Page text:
Whoa there!!! Is that third proposition really part of the promise too? You bet. What we are doing in the modern era is believing the first two promises, but not fully the third. It is not that we don’t believe that God will bless the nations as he promised Abraham, but rather that this blessing is so diluted as to make it virtually unrecognisable when compared to what was actually promised to Abraham.
“Yes,” we say, “The nations are blessed and so there are people saved here in this country and there in that country.” But is that really all that was promised to Abraham? Hardly. Go and read Genesis 15:1-6 and 22:15-18 and tell me that that was all Abraham would have understood. Given that he was standing in a barren and ungodly world, then being told to look up to the stars and see that his progeny would be something like them in number, wouldn’t he have understood this to mean something more than a world where a few people here and there would be saved? Would he not rather have understood this to mean that God intended to redeem the whole world, covering it with the knowledge of God as the waters cover the seas?
Why do we dilute this promise of God, or at best try and relegate it to the eternal realm? We do it mainly because instead of looking to the one seated at the right hand of God, who will deliver the kingdom up to God the Father “after he has put down all rule and all authority and power” (1 Corinthians 15:24), we instead look around at the world and say, “it’s barren and it’s bad, and it’s going to get worse and worse.”
Well the news is that Abraham lived in a world a hundred times more heathen than the times we are living in. How many believers in YHWH were around in his day? Count them on one hand if you will. If anyone had an excuse for looking around and saying, “God, I believe that you can give Sarah and I a child, but this bit about blessing all the families and nations of the world – I’m sorry, but I just can’t see it,” – it was Abraham. “Take a look around,” he could have said, “everywhere you look there is heathen idolatry and immorality. How about we just relegate the promise to the eternal realm where the handful of people you save can be said to fulfil the promise.”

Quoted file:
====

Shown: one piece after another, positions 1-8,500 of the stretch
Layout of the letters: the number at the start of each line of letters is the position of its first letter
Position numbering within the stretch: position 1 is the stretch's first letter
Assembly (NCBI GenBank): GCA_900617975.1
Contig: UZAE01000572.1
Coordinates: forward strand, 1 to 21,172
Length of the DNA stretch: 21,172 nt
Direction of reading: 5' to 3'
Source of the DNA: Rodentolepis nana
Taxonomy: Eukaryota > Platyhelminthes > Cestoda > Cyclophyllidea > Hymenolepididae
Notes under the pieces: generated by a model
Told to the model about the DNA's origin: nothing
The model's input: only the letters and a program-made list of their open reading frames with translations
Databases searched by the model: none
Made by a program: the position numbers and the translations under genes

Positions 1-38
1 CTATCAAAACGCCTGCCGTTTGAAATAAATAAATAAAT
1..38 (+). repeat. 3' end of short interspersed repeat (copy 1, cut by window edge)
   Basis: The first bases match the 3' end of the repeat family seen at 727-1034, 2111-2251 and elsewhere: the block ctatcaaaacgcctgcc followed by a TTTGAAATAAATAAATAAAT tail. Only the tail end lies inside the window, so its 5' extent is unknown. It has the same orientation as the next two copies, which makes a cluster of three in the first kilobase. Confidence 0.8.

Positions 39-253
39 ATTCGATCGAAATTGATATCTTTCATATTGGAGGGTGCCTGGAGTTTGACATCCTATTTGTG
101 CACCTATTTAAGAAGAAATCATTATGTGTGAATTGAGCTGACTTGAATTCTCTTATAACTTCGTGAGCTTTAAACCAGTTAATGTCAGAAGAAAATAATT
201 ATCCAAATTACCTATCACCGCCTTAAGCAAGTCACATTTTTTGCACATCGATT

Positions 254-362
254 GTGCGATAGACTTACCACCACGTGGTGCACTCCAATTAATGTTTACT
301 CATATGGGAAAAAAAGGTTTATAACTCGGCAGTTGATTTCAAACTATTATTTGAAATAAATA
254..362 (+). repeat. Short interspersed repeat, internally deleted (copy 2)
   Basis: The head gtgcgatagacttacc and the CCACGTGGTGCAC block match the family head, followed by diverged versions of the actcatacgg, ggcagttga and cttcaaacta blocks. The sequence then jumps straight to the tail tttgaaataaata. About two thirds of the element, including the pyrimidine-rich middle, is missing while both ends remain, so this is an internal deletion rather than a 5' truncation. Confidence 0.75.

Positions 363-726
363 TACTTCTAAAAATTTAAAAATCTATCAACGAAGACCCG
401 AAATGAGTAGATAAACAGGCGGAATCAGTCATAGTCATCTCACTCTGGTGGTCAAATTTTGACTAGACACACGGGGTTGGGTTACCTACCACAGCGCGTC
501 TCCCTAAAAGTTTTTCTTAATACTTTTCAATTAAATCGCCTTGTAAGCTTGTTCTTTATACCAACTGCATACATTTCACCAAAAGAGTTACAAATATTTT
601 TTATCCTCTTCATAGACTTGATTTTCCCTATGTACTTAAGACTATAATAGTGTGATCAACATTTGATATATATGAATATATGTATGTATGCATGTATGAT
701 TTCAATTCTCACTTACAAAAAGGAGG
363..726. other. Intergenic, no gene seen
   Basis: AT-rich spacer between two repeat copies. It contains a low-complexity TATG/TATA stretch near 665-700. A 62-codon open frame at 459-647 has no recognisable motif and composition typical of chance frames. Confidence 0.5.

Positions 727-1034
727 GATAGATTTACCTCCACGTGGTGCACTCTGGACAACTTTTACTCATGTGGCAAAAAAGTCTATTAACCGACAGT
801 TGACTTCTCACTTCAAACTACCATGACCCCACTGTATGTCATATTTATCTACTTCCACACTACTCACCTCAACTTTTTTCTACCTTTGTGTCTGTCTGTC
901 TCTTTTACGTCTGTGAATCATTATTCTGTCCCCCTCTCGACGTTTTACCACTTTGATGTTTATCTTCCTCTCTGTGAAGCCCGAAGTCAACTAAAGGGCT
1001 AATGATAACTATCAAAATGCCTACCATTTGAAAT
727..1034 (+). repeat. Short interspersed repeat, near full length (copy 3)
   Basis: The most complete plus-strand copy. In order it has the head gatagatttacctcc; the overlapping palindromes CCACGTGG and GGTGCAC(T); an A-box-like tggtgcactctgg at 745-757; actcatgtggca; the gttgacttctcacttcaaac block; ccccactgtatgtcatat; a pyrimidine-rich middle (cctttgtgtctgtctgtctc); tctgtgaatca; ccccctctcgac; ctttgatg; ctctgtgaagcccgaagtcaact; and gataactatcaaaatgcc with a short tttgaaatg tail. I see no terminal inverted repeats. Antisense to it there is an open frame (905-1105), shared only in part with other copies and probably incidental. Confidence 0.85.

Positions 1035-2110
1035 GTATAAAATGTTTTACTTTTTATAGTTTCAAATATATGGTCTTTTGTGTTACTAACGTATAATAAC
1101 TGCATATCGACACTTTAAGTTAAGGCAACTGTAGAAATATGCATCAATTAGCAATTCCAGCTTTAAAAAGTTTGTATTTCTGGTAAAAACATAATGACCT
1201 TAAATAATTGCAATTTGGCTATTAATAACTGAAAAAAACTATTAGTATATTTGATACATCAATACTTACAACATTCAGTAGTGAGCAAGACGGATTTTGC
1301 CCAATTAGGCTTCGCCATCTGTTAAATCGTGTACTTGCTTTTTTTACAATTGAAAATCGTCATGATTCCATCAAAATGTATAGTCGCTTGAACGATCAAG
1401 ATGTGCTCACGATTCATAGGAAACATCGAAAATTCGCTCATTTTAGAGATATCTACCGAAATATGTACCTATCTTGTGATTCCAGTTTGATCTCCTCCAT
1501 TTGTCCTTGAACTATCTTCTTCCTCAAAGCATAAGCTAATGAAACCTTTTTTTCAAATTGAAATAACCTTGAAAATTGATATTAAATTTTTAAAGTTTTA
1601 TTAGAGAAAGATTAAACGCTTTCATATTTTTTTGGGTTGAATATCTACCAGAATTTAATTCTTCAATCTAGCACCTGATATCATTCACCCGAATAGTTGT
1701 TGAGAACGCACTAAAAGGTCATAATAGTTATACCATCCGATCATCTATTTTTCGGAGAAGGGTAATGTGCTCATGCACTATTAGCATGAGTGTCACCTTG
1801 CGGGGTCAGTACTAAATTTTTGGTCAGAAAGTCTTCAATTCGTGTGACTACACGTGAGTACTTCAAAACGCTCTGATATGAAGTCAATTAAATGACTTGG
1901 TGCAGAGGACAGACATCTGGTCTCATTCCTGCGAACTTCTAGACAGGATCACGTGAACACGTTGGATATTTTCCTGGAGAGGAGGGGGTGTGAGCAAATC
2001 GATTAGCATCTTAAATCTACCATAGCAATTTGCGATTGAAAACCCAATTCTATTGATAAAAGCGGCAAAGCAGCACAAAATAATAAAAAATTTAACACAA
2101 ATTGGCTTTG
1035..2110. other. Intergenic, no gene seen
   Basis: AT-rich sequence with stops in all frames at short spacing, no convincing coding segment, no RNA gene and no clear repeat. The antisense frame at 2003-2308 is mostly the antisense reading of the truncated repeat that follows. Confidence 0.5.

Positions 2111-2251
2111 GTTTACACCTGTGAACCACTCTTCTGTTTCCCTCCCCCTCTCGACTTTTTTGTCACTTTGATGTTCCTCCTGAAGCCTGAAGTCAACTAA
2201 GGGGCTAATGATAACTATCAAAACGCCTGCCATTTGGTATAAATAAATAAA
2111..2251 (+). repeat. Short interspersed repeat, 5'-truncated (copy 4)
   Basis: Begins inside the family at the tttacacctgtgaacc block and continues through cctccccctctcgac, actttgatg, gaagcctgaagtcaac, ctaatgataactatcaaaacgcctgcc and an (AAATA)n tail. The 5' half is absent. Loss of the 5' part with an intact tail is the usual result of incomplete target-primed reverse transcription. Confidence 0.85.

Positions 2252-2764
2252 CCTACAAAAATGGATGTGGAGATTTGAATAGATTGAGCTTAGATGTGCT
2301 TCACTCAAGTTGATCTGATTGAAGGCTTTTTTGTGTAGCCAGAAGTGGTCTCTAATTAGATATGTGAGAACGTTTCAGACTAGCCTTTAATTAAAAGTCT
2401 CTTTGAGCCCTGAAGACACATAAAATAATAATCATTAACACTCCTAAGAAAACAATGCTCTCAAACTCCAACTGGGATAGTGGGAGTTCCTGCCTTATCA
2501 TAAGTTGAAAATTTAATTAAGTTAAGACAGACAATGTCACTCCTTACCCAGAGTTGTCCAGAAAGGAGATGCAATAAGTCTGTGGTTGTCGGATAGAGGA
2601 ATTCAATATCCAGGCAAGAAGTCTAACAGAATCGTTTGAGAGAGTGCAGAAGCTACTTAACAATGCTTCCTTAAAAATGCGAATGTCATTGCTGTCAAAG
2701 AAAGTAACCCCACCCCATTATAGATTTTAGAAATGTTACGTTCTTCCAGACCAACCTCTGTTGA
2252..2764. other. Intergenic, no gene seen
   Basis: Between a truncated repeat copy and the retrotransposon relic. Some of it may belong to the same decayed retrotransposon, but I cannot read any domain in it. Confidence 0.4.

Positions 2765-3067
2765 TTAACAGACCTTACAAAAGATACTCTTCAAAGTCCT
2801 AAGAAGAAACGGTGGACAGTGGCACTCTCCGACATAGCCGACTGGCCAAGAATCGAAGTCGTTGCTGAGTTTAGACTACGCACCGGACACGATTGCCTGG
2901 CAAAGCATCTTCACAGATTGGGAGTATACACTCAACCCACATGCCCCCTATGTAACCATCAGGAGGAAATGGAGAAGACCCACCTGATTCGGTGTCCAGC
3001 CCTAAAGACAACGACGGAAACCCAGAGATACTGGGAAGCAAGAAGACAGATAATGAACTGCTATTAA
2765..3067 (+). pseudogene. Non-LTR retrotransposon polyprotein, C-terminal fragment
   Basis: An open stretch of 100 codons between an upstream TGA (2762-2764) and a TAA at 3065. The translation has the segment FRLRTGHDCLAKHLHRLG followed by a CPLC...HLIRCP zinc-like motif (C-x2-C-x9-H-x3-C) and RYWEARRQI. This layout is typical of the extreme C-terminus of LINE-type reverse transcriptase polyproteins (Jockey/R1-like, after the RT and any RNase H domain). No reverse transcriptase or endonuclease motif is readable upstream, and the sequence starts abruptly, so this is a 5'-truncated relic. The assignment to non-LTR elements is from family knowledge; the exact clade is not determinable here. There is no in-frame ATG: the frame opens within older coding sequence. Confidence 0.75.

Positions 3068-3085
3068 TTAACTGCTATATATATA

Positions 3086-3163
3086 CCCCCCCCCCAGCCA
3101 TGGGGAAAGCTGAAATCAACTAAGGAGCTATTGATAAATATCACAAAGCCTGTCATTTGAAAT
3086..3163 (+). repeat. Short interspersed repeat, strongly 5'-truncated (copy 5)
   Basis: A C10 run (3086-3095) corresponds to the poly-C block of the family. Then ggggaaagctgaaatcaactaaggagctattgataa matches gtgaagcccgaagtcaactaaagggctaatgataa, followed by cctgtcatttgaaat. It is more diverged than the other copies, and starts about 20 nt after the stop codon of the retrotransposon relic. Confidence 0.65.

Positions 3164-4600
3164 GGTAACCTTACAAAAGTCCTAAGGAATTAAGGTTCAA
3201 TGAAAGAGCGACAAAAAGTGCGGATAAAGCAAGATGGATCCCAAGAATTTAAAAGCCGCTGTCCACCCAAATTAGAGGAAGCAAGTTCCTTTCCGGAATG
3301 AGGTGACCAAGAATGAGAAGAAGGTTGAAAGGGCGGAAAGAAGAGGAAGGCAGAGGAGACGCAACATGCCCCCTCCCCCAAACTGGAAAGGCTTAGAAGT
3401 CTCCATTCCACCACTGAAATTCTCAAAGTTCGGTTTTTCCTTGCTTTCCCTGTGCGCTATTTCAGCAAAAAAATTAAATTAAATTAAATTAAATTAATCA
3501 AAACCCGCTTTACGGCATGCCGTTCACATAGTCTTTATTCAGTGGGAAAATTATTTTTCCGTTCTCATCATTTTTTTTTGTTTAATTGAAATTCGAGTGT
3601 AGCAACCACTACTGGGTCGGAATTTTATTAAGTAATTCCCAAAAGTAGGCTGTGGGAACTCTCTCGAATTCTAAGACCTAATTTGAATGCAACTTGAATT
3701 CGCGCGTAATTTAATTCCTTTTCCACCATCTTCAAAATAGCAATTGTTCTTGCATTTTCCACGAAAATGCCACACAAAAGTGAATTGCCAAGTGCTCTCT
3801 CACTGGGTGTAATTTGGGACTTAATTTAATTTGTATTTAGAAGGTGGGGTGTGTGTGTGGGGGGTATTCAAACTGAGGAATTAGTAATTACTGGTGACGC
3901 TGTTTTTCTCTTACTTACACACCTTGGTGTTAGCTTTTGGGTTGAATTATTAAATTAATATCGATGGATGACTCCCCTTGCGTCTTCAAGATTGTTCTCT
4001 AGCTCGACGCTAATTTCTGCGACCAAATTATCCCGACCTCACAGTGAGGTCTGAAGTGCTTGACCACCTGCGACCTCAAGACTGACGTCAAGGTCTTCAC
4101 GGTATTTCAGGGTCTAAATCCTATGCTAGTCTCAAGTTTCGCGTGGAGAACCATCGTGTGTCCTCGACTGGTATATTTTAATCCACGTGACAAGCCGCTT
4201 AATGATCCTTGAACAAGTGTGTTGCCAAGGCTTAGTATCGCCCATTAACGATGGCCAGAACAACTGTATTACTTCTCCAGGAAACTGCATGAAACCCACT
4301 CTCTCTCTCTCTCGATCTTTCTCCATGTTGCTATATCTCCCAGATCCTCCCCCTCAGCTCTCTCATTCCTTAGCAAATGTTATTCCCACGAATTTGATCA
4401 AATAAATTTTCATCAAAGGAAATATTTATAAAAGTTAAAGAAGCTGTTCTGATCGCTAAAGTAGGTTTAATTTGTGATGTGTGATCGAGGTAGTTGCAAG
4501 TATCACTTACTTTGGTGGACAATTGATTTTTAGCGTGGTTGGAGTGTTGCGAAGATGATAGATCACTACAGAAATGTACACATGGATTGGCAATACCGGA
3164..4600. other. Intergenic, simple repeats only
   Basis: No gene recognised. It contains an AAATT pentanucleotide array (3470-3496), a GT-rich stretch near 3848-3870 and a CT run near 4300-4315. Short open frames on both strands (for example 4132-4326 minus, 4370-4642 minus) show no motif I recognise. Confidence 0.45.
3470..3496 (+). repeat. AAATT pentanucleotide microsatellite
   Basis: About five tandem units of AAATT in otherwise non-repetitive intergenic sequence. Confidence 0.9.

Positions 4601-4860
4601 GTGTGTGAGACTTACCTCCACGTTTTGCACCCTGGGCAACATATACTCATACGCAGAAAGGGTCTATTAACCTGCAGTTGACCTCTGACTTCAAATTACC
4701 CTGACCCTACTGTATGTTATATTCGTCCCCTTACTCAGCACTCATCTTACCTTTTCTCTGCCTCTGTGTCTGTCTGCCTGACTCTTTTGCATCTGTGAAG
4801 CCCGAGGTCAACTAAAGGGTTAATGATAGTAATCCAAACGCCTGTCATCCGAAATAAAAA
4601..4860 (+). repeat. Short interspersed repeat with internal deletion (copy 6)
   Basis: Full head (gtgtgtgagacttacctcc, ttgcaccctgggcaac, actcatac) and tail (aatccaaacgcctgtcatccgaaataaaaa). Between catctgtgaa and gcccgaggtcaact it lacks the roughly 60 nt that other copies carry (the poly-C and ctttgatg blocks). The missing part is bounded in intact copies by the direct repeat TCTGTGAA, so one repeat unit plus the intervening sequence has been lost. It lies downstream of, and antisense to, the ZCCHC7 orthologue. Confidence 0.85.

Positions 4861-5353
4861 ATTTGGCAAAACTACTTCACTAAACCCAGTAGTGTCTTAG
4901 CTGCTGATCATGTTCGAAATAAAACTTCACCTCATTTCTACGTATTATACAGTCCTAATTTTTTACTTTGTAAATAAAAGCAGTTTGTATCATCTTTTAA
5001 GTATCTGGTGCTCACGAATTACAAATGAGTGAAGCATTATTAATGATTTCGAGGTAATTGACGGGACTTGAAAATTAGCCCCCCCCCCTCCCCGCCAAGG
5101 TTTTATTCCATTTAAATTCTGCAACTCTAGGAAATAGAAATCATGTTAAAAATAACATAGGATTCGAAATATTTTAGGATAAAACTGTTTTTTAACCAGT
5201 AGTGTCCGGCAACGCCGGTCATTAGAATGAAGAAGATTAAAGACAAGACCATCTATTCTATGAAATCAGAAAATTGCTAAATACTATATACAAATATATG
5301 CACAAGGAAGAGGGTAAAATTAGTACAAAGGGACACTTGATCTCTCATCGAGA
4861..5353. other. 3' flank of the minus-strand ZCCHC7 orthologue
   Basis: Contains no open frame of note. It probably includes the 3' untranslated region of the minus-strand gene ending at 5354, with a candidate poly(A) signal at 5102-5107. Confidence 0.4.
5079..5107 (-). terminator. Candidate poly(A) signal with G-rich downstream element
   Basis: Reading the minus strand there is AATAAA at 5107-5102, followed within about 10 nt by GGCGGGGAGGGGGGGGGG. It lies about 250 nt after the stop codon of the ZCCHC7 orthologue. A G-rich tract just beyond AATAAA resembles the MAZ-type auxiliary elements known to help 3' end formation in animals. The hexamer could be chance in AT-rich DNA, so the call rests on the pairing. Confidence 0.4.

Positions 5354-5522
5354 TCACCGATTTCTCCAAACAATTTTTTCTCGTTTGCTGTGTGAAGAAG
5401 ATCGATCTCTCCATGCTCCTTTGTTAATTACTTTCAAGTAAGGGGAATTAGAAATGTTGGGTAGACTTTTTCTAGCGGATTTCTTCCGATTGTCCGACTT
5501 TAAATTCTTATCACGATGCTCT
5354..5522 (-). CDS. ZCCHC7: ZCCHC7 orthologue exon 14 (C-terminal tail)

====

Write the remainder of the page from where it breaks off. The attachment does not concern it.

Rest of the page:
But Abraham didn’t do this. Instead, he looked towards God and effectively said, “I am an old dead man, married to an old barren woman, in a hostile and ungodly world. Yet I believe you when you say you will give a child and through that child the world will be transformed.”
We baulk at what Abraham really understood God’s words to mean, relegating it to heaven or applying it in a watered-down way to this Earth. This doesn’t affect our standing before God. We are made righteous by believing that God the Father raised up Jesus Christ – the eternal son of God, born of a virgin – from the dead. What it does do, though, is it makes us as a people largely ineffectual in the world, and is perhaps the main reason why we find ourselves living in a world where two men can “marry” each other.
We need to put the full-fatness back into our understanding of the promise made to Abraham. We need to believe what he believed: that through the ultimate child of promise – Jesus Christ – God is reconciling the whole world to himself and that he will succeed in doing this. Skimmed-milk Abrahamism is a self-fulfilling prophecy. If we believe the world is to just get worse and worse, it will continue to get worse and worse. It won’t hasten the end. It just means that God will raise up a generation of full-fat Abrahamists after us.
Don’t stagger at this. Believing that God will redeem the whole world before the end of time is no more staggering than believing that a virgin can conceive or that a dead man can come back to life. Yes things are getting worse at the moment, but on the other hand there are undoubtedly more Christians on planet Earth right now than at any other time in history. Certainly more than in Abraham’s day. Yet he staggered not through unbelief at the thought that God, through his seed (Isaac and ultimately Jesus), would redeem the world. It is time we ceased to stagger at this as well and start believing what Abraham believed. That would be a self-fulfilling prophesy too.